Common Name: American sycamore
Native Range: Southeastern United States
Zone: 4 to 9
Height: 75.00 to 100.00 feet
Spread: 75.00 to 100.00 feet
Bloom Time: April
Bloom Description: Yellow (male) and red (female)
Sun: Full sun
Water: Medium to wet
Suggested Use: Shade Tree, Rain Garden
Other: Winter Interest
Tolerate: Deer, Air Pollution
Easily grown in average, medium to wet, well-drained soils in full sun. Tolerates light shade. Prefers rich, humusy, consistently moist soils. Generally tolerant of most urban pollutants.
Sycamore (American sycamore, eastern sycamore, buttonwood or buttonball tree) is generally regarded to be the most massive tree indigenous to eastern North America. It is a deciduous, usually single-trunk tree that typically grows to 75-100’ (less frequently to 150’) tall with horizontal branching and a rounded habit. Trunk diameter typically ranges from 3-8’, with some records up to 16’. Although tulip tree (see Liriodendron tulipifera) may reach similar heights, its trunk diameters are generally smaller. Sycamore is native to lowland areas, typically reaching its largest size along streams, rivers and flood plains. It is commonly found throughout the State of Missouri. The signature ornamental feature of this huge tree is its brown bark which exfoliates in irregular pieces to reveal creamy white inner bark. Mature trees typically display mottled white bark that facilitates identification from great distances. The large 3-5 lobed medium to dark green leaves (4-10” wide) have coarse marginal teeth. In fall, foliage typically turns an undistinguished yellow-brown. Small, non-showy, monoecious flowers appear in small rounded clusters in April. Male flowers are yellowish and female flowers are reddish. Female flowers give way to fuzzy, long-stalked, spherical fruiting balls (to 1 3/8” diameter) that ripen to brown in October and persist into early winter. Each fruiting ball consists of numerous, densely-packed, tiny seed-like fruits (achenes). Fruiting balls gradually disintegrate as fall progresses, dispursing their seeds, often in downy tufts, with the wind. Wood has been commercially used for a variety of products including furniture, cabinets, barrels, crates and butcher blocks. Native Americans hollowed out trunk sections for dugout canoes. European settlers reportedly gave this tree the common name of sycamore because the foliage resembled the sycamore of the British Isles (Acer pseudoplatanus) which is actually a maple.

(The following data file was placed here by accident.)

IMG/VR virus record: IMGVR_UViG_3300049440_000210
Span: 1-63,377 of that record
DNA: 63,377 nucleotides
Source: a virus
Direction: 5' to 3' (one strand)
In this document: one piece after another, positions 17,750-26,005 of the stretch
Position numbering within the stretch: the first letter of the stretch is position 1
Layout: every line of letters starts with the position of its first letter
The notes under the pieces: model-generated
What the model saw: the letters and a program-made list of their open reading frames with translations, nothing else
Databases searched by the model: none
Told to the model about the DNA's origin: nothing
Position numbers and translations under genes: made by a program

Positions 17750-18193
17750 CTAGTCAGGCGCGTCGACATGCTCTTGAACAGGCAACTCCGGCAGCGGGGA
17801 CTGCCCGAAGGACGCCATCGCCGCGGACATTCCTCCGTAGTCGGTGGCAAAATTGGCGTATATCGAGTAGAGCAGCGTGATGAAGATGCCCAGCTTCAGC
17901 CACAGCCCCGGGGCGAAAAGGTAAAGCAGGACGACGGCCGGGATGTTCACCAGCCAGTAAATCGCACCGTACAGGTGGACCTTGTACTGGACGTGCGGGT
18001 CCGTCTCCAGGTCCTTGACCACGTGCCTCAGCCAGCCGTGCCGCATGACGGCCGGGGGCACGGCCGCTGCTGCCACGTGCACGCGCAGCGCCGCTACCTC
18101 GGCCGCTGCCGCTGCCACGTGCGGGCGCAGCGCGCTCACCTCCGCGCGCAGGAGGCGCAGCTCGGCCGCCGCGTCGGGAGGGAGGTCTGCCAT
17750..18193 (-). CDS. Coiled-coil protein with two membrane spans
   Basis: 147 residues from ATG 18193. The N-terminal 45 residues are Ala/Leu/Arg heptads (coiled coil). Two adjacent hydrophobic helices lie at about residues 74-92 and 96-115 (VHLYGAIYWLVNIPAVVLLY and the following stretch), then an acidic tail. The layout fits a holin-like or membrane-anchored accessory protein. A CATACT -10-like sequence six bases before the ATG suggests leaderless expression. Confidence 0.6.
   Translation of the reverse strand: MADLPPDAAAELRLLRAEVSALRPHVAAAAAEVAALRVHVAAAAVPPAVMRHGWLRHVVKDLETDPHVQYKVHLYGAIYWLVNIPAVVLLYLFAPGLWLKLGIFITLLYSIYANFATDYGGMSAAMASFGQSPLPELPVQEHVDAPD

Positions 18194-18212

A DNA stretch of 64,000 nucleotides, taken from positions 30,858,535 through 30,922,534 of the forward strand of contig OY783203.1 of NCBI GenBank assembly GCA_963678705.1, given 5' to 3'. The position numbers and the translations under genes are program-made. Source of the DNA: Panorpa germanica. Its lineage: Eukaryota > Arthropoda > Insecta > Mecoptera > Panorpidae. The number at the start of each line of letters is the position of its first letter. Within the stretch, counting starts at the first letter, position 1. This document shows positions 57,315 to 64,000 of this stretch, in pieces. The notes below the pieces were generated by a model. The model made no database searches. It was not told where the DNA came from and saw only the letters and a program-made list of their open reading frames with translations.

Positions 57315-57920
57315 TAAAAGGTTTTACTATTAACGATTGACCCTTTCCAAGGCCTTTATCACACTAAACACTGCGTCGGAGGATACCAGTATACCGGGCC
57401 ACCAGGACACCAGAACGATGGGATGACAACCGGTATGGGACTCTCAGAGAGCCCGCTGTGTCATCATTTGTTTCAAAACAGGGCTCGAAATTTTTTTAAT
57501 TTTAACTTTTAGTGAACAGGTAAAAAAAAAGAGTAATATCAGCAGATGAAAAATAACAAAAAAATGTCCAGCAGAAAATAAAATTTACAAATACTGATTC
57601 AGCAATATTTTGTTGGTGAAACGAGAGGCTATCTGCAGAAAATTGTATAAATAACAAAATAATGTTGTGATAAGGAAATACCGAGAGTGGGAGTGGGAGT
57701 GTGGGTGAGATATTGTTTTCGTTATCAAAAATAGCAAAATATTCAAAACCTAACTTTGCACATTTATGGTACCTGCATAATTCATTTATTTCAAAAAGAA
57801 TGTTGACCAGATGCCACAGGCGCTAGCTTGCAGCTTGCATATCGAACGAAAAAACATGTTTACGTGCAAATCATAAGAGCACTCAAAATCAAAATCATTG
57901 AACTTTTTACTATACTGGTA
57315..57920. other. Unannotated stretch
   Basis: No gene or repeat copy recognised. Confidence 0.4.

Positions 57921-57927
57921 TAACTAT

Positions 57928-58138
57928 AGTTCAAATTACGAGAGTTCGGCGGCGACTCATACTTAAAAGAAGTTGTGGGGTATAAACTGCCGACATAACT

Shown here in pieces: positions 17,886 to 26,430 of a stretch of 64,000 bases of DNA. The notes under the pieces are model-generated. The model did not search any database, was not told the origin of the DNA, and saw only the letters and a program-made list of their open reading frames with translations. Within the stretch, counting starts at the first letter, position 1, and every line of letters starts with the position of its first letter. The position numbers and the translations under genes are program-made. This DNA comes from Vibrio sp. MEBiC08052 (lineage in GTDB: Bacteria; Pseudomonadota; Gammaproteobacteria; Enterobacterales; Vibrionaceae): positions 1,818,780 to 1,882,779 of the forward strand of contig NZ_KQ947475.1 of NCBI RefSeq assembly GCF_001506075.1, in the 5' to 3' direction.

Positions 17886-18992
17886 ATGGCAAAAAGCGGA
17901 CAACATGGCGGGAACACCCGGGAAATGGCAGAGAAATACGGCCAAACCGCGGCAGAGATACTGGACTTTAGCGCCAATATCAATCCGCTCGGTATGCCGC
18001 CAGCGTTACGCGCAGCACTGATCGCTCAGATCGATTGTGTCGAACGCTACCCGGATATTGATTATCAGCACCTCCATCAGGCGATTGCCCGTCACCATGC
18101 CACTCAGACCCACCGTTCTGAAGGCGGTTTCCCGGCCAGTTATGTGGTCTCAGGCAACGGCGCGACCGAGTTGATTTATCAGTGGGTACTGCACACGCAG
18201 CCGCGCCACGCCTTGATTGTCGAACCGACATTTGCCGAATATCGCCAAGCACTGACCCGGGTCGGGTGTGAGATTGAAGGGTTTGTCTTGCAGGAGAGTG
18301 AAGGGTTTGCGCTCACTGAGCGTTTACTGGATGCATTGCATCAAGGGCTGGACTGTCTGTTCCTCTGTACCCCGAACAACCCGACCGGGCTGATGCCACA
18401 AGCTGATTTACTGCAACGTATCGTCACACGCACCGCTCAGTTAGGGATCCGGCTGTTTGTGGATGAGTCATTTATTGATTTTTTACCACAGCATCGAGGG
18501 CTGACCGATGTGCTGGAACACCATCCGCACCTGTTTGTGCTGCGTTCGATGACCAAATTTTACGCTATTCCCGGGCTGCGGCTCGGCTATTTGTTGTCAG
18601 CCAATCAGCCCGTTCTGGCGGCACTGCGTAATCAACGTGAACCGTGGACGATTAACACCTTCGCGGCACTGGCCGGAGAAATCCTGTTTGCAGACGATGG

Sycamore anthracnose is a significant disease that can severely damage the foliage and twigs, often precipitating premature leaf drop. Canker, leaf spot and powdery mildew may also occur. Insect visitors include borers, scale, Japanese beetles, caterpillars and mites. When grown as a lawn tree, litter from twigs, large leaves, bark and fruiting balls can pose significant clean-up problems.
A large tree for a large space. Generally considered too large and too messy for street tree use.